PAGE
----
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Major in Beer

Sisyphus at the Taps: Pay and opportunity gaps in the craft beer industry

by | Nov 19, 2021

The tip box for charity at Allagash Brewing’s tasting room. photo/Tom Major

Imagine getting paid to host daily or nightly parties, week after week, month after month, year after year. You have a budget, and you don’t have to use your own home, but you do need to set up, clean up, and make sure everyone’s having fun.  

Dream job or nightmare? Fun for a while, maybe, but how long could you keep doing it?  

It’s not an idle question. A friend recently shared with me some concerns a local taproom employee shared with him, including low and unpredicatable tip-based pay, stingy benefits, and a lack of opportunity for advancement. While such arrangements may be fine for younger workers with fewer expenses and expectations, the source lamented that older workers like himself are stuck in poverty — unable to, say, buy a home or afford an apartment in Portland without roomates. 

I visited a few local breweries and inquired about pay, benefits and career aspirations. I promised anonymity in exchange for candor, so forgive the lack of identifying details like where we were or what we were drinking.

I was prepared for a deluge of complaints. The hours can be brutal (as can be the customers), the benefits are lame, and the rent really is too damn high. But while some said this source’s concerns resonated with them, they all said their jobs were more lucrative and more satisfying than I’d imagined they’d be.  

Managing a tasting room is not a 40-hour-a-week job; estimates shared with me put it closer to 50 or 60 hours per week. That’s why it’s a salaried position, one manager explained. And yet a salaried supervisor is still going to have to take shifts at the bar to get those tips. Some managers acknowledged that without tips the job would not pay enough. And though tip income is always unpredictable, it averages out well over the course of the year, they said.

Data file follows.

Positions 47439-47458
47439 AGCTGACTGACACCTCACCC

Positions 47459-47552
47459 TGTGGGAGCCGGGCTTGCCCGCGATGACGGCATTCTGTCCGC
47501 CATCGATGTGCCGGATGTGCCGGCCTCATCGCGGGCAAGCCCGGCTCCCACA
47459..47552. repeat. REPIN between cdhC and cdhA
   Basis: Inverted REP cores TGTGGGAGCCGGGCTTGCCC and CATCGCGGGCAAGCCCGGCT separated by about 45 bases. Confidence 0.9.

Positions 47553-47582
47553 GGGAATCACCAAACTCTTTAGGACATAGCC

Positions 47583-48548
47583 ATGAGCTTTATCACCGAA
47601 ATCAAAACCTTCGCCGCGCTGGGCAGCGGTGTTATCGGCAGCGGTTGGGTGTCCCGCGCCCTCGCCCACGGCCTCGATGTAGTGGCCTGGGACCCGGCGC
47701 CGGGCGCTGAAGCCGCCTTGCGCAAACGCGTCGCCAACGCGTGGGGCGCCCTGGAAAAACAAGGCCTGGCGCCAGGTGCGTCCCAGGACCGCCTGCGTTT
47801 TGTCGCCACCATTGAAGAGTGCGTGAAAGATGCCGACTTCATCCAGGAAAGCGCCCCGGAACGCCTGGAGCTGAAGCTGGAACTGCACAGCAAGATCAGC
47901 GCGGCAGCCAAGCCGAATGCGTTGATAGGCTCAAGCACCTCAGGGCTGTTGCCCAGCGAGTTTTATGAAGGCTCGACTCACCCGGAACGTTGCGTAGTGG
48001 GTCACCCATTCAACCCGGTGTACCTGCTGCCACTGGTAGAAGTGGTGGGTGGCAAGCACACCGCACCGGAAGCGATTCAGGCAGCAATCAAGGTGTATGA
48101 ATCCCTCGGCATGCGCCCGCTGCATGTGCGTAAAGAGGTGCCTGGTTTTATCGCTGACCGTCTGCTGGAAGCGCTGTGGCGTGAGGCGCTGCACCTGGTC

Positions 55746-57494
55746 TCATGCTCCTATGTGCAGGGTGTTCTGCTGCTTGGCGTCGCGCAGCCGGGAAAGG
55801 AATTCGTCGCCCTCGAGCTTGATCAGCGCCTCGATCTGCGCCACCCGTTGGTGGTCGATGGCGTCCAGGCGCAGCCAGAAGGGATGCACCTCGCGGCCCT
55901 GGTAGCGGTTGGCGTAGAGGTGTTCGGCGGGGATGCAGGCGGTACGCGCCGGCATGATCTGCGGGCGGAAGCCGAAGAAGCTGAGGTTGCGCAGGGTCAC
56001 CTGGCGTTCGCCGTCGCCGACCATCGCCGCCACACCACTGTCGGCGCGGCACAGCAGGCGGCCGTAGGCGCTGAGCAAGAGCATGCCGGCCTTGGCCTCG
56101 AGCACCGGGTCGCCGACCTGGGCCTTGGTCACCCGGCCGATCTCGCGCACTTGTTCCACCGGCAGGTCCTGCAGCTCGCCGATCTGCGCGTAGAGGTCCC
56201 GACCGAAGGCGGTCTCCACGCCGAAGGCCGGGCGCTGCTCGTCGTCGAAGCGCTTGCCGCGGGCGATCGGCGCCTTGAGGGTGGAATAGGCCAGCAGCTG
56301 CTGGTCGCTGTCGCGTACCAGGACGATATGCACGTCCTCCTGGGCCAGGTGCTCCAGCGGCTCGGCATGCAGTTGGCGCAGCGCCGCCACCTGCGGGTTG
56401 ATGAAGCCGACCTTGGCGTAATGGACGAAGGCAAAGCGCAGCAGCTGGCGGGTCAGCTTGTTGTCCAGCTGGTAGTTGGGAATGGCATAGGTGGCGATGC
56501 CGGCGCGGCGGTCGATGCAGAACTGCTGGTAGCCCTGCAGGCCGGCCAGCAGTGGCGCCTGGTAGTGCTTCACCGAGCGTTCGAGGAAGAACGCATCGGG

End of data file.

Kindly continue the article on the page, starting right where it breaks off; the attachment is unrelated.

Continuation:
A few Maine breweries — notably Maine Beer Company and Allagash — do not permit tipping at the taproom. Both companies have long-standing policies of paying employees higher hourly wages and donating any gratuities to charities. Allagash was recently named one of the best places to work in Maine for the eighth year in a row, suggesting that their compensation package is meeting their employees’ expectations. Maine Beer Company’s full health insurance coverage, minimum three weeks of paid time off, and 5 percent contribution to workers’ 401(k) plans (whether or not the employee contributes to that fund) are similarly attractive. 

Under state law, the minimum wage for tipped workers will go up to $6.38 an hour in January, but some folks I spoke with have been making around $18 an hour, plus tips. (Note: If tipped workers fail to make the general state minimum wage — which will be $12.75 an hour in January — employers are required to make up the difference; in practice, this is relatively rare). When workers, upon cash-out, see the thousands of dollars their employer has made during their shift, and reflect that only about six bucks an hour is spent for their work, it’s not surprising that some feel cheated regardless of how much they make from customers.     

About two-thirds of my sources immediately and emphatically said they would not give up tips in exchange for twice their current base pay. The remaining third agreed, but were slower to respond, first taking time to estimate their income throughout the year. Unsurprisingly, tip income drops during non-summer months, but most managers said they save for the lean times.   

Opportunity for advancement, like pay, also varies widely among breweries.  One manager described an invisible but impermeable barrier separating the “front of house” workers from the brewing operations, but a growing number of Maine breweries now practice a “grow with the company” approach, promoting taproom workers to sales, production or office positions.  

To return to our original question, how long can one work in a taproom? I talked to numerous folks who left desk jobs for tasting-room gigs. Some took pay cuts, but others increased their income. Some are enjoying the work while they prepare for their next move; others plan to be as permanent as any worker can be these days.  

Perhaps the only thing all my sources could all agree on is that the rent really is too damn high. 


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